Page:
There is an end to human history which goes beyond the time of one’s death or positions in this age. Beyond the arguments and misunderstanding on either dead people go to heaven or to hell after death, the parable of the rich man and Lazarus warns us against greed, pride, cynicism and the judgement of God. Judgement is not just what modern people don’t want to talk about, it is rather uncomfortable to the religion of modernity hence, the modern tending towards tolerance and love. Abraham’s response to the rich man’s request to relieve his suffering and later to send a message to his brothers points us to the reality of God’s judgement. A son of Abraham in Hell, and the father could not help? The father replied, ‘Son, remember that in your lifetime you received your good things, while Lazarus received bad things, but now he is comforted here and you are in agony. And besides all this, between us and you a great chasm has been fixed, so that those who want to go from here to you cannot, nor can anyone cross over from there to us” (16:25-26). The rich man addressed Abraham as his “father,” and Abraham called him “Son.” Beloved, your Christian background, title or roles in the church cannot stop you from facing God’s judgement just as ‘there is no hope of moving from torment to the blessings of Abraham’s bosom, or of Lazarus helping the rich man. The die has been cast; the outcome is irreversible.’

This parable convey missional truth in relation to a day of judgement for the wicked, and it will include a fiery, torment (2 Pet 3:10). In Luke 16, we read about ‘a certain rich man’ who died and was buried. The profile of the rich man did not suggest him to be vindictive but his wealth caused him to be blind to the truth. We also read about a certain beggar with a name, Lazarus who died first ‘and was carried by the angels to Abraham’s bosom.’ The profile of Lazarus in the context of the First Century Middle East suggests that the dog that lick Lazarus’ sores are not pets. The ‘dogs are considered unclean, wild street dogs that scavenge the garbage, and then nose around the poor man’s sores. It is not a picture of comfort but of abject misery.’ Beloved, ‘If you had a choice between the two – what kind of life would you prefer to live? The good life here on earth or the good life in Heaven?’

To be judged faithful and be carried into Abraham’s bosom suggests Lazarus as a follower of Abraham’s example of faith. The rich man, judged and in torments in Hades saw Abraham and Lazarus afar off and cried out, “Father Abraham, have mercy on me, and send Lazarus that he may dip the tip of his finger in water and cool my tongue; for I am tormented in this flame” (Luke 16:22-24).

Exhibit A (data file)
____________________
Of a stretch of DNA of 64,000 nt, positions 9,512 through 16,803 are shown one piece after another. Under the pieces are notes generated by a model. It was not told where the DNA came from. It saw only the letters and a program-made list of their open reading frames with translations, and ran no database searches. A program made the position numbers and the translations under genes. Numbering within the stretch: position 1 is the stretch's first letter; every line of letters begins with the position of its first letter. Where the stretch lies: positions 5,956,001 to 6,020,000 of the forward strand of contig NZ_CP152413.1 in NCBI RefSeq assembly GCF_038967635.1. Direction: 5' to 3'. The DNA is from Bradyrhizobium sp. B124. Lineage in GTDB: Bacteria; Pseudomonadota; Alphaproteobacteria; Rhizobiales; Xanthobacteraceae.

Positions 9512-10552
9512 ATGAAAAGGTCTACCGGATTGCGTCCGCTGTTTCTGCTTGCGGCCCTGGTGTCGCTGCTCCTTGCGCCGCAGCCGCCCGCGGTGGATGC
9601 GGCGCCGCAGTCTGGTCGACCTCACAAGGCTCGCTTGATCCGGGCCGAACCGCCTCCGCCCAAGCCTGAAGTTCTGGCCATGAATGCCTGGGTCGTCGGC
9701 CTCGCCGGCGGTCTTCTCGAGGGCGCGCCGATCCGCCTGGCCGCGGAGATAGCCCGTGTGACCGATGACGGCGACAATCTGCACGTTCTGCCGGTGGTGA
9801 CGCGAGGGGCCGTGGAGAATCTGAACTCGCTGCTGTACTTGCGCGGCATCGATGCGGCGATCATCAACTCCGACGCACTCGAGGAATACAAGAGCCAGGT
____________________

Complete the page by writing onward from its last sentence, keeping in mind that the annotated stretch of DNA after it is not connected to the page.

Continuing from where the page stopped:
It is sad that modern people enjoys and continue in their greed, lying and cynicism to build the great gulf fixed in this life that separate the poor and the rich but are not ready to experience the great gulf fixed in the judgement to separate the righteous and the wicked. Today’s great gulf that separates and divides the people is born of greed, attitude of callous indifference to people’s suffering, self-centredness, and corruption. There are many laying and dying today at the gate, in the plain sight of many rich people and nations. The parable of the rich man and Lazarus reminds us about our obligation towards others. The outward appearance of the rich man dressed in linen clothes and lived in extreme luxury did not match his inward condition. He was spiritually poor, unrepentant and bankrupt. The rich man in his pride failed to see Lazarus’ dignity and still sees him as an errand boy. From the rich man’s personal experience, he knows that his family are not saved, they do not take seriously what God’s law and the prophets says.

Despite the fact that, the rich man lifted up his eyes to see Lazarus, he still look down on Lazarus, wanting Lazarus to serve him even in death. The rich man even in death does not deem it appropriate to ask Abraham to send Lazarus to him in order to apologise for his sinful neglect and seek forgiveness. Indeed, the rich man was unrepentant, blind to recognise Lazarus’ dignity. Sin hardens our heart and the more we remain in sin, the harder our hearts become. The rich man even in torment has not change; his character, pride, demeanour are fixed.

The reflection for us in this parable suggests that the more you holds the unrepentant attitude of this rich man, the more you stands in danger of a growing “great gulf” not just between yourself and your fellow man and woman but also between you and God. The great gulf in our churches, communities and nations goes beyond the Persian Gulf, Gulf of Mexico, and Gulf of Aden. The Rich Man in this parable resonates with rich nations and churches and the need to listen to the cry and message of the Lazarus churches and nations before it is too late.

The rich also cry, ask the nameless rich man in the parable, and the poor also rejoice, ask Lazarus. The bad news is that, the cry of the rich man in sending warning to his father’s house was too late. The lesson for you and I is that, those who have heard the Scriptures are not ignorant of their sins, if they do not repent they will end up like the rich man. The parable of the rich man and Lazarus invites us to obey the light of Scripture authority which we have heard.

This parable reminds us that every good things and positions we received in our lifetime is not a guarantee for a happy end and eternal life, and that every evil things we suffered in our lifetime are not eternal. In the coming Great reversal, the first will become last, the rich man will remain nameless and Lazarus will be remembered.